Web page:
What We Can Learn from Military Recruiting Tactics

They’re just plain good at what they do. Consider asking your candidates to sign on for four years; each position might be a tougher sale. It’s a battle for military recruiters, but they have always seemed to have the resources and tactics to get the job done. Here’s what we can learn from military recruiters.


Everything from the uniforms, down to the beer coozies and pens is branded. Each branch has a strong brand that they convey in every step of the recruitment process. They get names, logos, tag lines and colors in front of the candidate at every turn to establish strong brand recognition with everyone. An article from America’s Job Exchange talks about the importance of strong branding in recruiting:

“Employer branding is at the crux of any great recruiting strategy. As social media outlets become commonplace destinations for both consumers and employers alike, it’s important to maintain control of your brand and position your company effectively in front of potential job candidates.”

Creative and Effective Talent Pools

Military recruiters have several avenues to create their talent pools. They have always shown up at high schools, colleges and career fairs with good looking, strong and outgoing personalities to recruit. Now they’re getting more creative with their reach.

The military is now sponsoring or attending some pretty creative outreach events like bull riding, concerts, boxing matches and NASCAR races. They have found the right crowds of young men and women to get in front of, who are typically the most likely to be receptive to their sales pitch.


Again, there’s no competing with this level of mission driven work. ERE contributor, Nathaniel Koloc is the co-founder and CEO of ReWork, a mission-driven recruiting company, said:

“What talented people want has changed. They used to want high salaries to verify their value and stable career paths to allow them to sleep well at night. Now they want purposeful work and jobs that fit clearly into the larger context of their career.”

Showing candidates exactly how their role would fit into the mission is a very effective attraction tactic. This means that the mission statement and values should always be front and center, especially on the website and career page.

Showcase Employees and Brand Ambassadors

Each military recruitment tactic puts their brand ambassadors in the spotlight. Events and commercials highlight troops and give candidates a glimpse at what life could be like. Not all recruiters can afford peak airtime commercials, but they can identify their brand ambassadors and encourage them to foster the employer brand and company culture. Inc. contributor Eric Markowitz talks about how to utilize brand ambassadors for recruiting purposes:

“Brand ambassadors, or employee evangelists, are becoming an increasingly common way for brands to leverage their biggest asset—their workforce, of course—to reach new markets, generate buzz, and put a real face on the company. They can be tweeters, bloggers, Facebookers—or they could just be the people you send to corporate events. More than your firm’s logo or an actor in your company’s commercial, your customers will come to know your ambassadors as true representatives for your business’s mission.”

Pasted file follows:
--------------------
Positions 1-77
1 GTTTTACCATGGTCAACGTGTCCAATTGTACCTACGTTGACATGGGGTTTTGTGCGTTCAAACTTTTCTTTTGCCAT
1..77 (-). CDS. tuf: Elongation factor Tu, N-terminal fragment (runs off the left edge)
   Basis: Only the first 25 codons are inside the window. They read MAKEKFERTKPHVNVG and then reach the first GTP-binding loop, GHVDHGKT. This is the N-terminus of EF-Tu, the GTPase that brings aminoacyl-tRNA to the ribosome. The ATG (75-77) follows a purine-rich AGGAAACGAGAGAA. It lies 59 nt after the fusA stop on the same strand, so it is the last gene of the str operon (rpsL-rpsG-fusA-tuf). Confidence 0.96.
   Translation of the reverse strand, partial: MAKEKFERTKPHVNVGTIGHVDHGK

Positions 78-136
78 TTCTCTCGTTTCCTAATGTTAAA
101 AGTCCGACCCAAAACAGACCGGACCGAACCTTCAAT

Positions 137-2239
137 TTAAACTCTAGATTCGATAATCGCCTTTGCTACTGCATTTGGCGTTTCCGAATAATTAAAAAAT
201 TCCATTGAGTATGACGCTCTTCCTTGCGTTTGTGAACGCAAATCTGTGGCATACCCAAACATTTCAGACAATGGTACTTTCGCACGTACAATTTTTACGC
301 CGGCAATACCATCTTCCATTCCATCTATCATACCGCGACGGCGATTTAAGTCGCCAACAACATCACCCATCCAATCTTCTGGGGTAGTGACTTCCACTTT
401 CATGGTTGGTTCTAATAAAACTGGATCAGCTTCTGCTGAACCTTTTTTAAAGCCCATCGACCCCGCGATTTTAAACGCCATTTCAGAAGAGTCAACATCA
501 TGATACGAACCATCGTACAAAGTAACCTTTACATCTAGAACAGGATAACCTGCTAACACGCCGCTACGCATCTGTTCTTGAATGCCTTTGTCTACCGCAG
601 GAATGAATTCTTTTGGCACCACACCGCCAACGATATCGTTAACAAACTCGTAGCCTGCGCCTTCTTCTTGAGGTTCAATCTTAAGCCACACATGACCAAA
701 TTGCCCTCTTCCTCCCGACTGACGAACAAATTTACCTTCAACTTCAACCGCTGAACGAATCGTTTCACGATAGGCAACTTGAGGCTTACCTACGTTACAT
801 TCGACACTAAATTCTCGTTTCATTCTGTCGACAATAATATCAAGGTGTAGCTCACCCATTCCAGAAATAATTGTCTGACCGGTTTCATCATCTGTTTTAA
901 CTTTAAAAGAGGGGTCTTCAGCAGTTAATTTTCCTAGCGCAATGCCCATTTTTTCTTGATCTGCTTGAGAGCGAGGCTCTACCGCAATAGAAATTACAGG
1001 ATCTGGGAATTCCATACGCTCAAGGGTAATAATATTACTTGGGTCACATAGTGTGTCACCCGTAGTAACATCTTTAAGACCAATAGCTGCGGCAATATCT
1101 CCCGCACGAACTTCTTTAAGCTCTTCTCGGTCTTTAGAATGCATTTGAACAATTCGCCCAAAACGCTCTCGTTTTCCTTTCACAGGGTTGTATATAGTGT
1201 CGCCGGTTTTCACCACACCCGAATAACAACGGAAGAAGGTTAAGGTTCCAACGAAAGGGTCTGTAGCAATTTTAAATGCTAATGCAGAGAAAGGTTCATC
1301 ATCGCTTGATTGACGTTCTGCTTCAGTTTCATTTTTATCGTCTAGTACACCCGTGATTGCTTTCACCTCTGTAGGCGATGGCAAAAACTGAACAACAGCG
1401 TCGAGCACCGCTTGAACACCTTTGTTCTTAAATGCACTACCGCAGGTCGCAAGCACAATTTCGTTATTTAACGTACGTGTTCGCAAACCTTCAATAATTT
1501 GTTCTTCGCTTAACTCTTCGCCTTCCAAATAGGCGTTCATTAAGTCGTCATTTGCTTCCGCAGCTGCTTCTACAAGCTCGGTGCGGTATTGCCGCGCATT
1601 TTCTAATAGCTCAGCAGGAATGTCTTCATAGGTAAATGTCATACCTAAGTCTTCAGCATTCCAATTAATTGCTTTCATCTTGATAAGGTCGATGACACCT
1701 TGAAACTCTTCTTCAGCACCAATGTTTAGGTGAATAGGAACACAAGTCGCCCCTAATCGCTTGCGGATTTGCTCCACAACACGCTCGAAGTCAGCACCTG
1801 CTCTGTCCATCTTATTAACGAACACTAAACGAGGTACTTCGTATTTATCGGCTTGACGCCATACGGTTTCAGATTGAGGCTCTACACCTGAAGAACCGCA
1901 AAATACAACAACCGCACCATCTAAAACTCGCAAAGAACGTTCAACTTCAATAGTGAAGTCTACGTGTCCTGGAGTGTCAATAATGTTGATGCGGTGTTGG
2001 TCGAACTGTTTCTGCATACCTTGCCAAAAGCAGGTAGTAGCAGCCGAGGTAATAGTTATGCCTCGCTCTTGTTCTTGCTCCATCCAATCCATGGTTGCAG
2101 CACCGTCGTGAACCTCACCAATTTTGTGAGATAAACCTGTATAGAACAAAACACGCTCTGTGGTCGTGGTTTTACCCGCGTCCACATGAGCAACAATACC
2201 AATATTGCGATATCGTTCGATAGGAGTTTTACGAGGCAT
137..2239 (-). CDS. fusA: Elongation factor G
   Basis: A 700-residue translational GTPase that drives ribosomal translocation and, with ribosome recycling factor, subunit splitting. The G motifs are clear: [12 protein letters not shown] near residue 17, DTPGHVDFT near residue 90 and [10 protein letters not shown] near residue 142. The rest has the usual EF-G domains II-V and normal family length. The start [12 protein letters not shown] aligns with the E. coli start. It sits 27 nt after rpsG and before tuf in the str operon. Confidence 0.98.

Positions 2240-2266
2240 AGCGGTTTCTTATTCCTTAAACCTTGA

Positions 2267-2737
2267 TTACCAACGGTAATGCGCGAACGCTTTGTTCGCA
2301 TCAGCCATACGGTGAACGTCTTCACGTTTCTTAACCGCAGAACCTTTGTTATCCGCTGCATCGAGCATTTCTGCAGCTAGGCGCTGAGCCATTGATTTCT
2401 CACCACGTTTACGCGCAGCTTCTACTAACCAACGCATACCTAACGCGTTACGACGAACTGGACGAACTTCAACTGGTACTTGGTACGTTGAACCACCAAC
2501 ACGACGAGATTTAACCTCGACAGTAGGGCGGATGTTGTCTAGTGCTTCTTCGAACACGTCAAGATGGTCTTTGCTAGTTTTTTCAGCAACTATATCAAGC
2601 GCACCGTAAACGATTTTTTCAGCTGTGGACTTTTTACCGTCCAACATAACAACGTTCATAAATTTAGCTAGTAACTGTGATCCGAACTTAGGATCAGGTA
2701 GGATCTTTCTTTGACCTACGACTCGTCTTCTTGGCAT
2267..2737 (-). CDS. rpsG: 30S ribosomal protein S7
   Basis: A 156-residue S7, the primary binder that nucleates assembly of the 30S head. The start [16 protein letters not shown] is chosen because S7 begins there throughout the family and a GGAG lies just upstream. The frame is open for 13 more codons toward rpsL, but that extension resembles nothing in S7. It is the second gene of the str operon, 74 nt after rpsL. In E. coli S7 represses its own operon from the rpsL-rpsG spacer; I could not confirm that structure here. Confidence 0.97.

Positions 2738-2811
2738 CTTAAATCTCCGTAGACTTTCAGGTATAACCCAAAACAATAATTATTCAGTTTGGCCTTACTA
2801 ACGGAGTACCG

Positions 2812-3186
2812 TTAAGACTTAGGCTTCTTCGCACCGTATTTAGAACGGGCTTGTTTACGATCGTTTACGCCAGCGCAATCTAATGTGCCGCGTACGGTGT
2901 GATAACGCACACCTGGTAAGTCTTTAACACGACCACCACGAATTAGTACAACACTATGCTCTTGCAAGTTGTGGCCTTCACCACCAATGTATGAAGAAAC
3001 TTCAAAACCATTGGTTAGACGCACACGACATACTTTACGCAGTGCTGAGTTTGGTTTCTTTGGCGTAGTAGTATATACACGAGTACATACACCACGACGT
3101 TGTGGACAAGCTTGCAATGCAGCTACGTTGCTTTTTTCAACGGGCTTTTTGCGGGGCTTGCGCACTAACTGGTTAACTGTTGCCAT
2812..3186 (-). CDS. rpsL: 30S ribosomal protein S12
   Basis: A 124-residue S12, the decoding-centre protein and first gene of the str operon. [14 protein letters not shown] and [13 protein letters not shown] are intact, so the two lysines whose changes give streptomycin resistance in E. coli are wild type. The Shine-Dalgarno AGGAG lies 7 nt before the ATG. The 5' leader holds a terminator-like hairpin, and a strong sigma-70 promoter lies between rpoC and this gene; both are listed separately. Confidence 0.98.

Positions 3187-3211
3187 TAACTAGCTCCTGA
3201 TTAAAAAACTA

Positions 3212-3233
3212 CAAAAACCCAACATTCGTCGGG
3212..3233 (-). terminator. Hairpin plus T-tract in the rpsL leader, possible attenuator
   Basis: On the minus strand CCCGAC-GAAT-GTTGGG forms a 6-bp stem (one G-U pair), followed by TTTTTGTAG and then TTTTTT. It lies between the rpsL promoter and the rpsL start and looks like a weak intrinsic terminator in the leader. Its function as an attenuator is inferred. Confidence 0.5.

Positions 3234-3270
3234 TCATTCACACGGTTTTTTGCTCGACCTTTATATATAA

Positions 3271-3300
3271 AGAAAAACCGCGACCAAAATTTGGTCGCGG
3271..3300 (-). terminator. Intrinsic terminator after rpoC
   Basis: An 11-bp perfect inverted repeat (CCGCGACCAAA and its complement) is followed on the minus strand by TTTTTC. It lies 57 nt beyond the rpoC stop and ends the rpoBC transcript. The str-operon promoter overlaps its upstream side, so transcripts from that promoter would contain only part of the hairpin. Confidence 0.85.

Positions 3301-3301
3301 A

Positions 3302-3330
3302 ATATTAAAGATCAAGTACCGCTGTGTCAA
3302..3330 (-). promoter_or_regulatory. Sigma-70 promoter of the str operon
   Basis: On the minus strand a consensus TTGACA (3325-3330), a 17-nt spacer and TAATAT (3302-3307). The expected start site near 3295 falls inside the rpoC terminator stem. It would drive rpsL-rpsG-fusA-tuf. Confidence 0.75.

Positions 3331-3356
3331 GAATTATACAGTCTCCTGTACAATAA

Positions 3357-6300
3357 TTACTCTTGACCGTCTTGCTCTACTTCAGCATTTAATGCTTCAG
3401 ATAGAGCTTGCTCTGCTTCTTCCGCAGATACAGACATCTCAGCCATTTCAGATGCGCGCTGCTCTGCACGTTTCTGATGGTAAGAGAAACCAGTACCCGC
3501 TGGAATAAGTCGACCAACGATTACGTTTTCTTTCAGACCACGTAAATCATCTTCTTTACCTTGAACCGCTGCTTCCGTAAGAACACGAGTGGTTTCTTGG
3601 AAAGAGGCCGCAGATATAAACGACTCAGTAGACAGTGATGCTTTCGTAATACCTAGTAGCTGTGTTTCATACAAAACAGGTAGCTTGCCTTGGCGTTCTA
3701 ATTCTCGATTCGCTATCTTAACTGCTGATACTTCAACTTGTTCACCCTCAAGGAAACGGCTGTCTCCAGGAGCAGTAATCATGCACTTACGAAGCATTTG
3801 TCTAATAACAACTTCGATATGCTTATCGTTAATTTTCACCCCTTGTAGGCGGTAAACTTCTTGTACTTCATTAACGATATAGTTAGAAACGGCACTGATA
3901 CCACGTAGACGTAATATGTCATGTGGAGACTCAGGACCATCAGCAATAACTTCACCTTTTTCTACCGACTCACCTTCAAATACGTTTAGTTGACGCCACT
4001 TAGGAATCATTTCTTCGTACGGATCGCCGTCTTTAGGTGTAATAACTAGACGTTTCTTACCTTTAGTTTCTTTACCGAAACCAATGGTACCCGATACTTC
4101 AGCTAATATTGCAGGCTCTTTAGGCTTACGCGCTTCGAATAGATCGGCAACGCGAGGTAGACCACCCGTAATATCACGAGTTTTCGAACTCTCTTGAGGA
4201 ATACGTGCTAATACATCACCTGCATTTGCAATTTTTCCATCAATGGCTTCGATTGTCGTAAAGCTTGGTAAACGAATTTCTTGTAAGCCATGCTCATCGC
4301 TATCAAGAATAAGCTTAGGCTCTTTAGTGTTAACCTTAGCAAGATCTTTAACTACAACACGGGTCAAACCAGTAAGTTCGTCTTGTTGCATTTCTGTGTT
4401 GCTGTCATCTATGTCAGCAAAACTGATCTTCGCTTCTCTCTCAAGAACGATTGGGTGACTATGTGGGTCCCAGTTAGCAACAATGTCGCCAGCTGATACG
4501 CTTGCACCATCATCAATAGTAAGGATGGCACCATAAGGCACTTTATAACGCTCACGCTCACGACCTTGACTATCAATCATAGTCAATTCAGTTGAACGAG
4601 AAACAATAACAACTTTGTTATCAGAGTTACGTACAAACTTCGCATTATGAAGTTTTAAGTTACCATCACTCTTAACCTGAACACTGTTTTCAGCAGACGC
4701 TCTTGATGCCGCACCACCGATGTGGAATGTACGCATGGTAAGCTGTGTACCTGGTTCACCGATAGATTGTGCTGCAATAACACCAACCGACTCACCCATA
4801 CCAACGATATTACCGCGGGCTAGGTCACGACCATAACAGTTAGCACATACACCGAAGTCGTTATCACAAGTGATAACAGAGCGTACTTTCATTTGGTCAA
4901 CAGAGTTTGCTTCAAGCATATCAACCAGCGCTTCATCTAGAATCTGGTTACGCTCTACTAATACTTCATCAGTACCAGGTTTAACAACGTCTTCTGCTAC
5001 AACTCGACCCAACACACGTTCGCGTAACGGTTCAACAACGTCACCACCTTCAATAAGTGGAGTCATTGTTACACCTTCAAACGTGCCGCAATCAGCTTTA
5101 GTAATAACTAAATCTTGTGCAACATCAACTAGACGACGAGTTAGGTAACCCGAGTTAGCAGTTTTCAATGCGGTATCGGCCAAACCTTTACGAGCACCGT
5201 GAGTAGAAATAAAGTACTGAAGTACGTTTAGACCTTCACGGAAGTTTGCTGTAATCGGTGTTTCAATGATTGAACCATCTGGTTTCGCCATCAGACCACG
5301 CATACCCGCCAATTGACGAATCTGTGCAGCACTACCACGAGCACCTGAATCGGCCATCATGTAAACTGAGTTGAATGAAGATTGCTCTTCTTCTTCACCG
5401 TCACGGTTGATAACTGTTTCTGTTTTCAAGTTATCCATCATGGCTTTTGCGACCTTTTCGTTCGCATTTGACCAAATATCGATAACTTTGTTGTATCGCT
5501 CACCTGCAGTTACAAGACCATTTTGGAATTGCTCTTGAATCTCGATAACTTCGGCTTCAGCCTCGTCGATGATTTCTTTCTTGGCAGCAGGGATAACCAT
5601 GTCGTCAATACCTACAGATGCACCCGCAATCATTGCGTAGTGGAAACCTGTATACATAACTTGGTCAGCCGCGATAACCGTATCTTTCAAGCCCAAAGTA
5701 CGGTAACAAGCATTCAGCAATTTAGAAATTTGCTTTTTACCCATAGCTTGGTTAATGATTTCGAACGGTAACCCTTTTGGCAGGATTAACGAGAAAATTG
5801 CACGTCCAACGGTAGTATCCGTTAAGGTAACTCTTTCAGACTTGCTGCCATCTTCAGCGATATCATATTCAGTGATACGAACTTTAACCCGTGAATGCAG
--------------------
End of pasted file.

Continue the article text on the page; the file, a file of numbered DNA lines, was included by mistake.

No one has to inquire about the perks and benefits that come along with joining the military because 1) They offer extremely competitive benefits, and 2) They showcase them. College tuition, the opportunity to travel, and decent insurance are among the things that just about everyone knows will come with signing on.

Known for their ultra-successful recruiting tactics, Zappos has their perks highlighted on the career page with clickable icons to show candidates what they can expect. Why make candidates search or ask about perks or benefits. Put them out there on blast to attract.

The numbers and obstacles that military recruiters face have forced them to get pretty creative with their attraction and engagement efforts. It’s not as much about what they have to offer, as how they communicate that to their potential talent. You’re not joining the military for a whole lot of pay or autonomy, so they focus on what you are joining for.

Take a look at our main blog.

photo credit: The U.S. Army via photopin cc

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Comment by Keith D. Halperin on April 21, 2014 at 11:41am

Thanks, Julie. (A bit OT): Though I'm not a veteran my father (Medical Corps, WWII) and grandfather (Chaplain, WWI) were, and I value those who have served. I also think today's verterans have it much worse than my dad had it with the post WWII GI Bill. Unfortunately, if someone decides not to be career military or *get a marketable degree afterwards, I'm afraid they're even more likely to be un(der)employed than the general population. What our honored vets don't need is more training, guidance, resources, etc.- those are necessary but not sufficient. They need a commitment from major  (and other) employers TO BE HIRED for FT, well-paid, well-benefited positions, and not just as security guards or Walmart Greeters. If those positions don't exist: CREATE THEM, and maybe use the some of the money for the CEOs comp package to hire a few hundred. Furthermore, I'd be willing to pay more in taxes to make sure our vets were well-provided for.


*Does anybody have stats on what percentage of enlisted vets eventually obtain a 4 yr degree or higher?


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